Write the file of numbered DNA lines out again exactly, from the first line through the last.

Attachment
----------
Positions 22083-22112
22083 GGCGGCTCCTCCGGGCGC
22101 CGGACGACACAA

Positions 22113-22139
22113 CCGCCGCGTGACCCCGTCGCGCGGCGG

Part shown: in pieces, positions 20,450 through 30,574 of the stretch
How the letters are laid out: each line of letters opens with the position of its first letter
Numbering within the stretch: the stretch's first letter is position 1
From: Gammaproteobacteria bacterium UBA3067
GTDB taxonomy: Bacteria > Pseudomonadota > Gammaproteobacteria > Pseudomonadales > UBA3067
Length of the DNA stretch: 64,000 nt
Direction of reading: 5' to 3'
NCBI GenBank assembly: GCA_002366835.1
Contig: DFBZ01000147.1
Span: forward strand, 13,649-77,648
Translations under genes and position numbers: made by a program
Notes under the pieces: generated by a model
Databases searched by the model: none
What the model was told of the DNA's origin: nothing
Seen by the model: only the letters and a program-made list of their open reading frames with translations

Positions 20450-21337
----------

Positions 22083-22112
22083 GGCGGCTCCTCCGGGCGC
22101 CGGACGACACAA

Positions 22113-22139
22113 CCGCCGCGTGACCCCGTCGCGCGGCGG

Part shown: in pieces, positions 20,450 through 30,574 of the stretch
How the letters are laid out: each line of letters opens with the position of its first letter
Numbering within the stretch: the stretch's first letter is position 1
From: Gammaproteobacteria bacterium UBA3067
GTDB taxonomy: Bacteria > Pseudomonadota > Gammaproteobacteria > Pseudomonadales > UBA3067
Length of the DNA stretch: 64,000 nt
Direction of reading: 5' to 3'
NCBI GenBank assembly: GCA_002366835.1
Contig: DFBZ01000147.1
Span: forward strand, 13,649-77,648
Translations under genes and position numbers: made by a program
Notes under the pieces: generated by a model
Databases searched by the model: none
What the model was told of the DNA's origin: nothing
Seen by the model: only the letters and a program-made list of their open reading frames with translations

Positions 20450-21337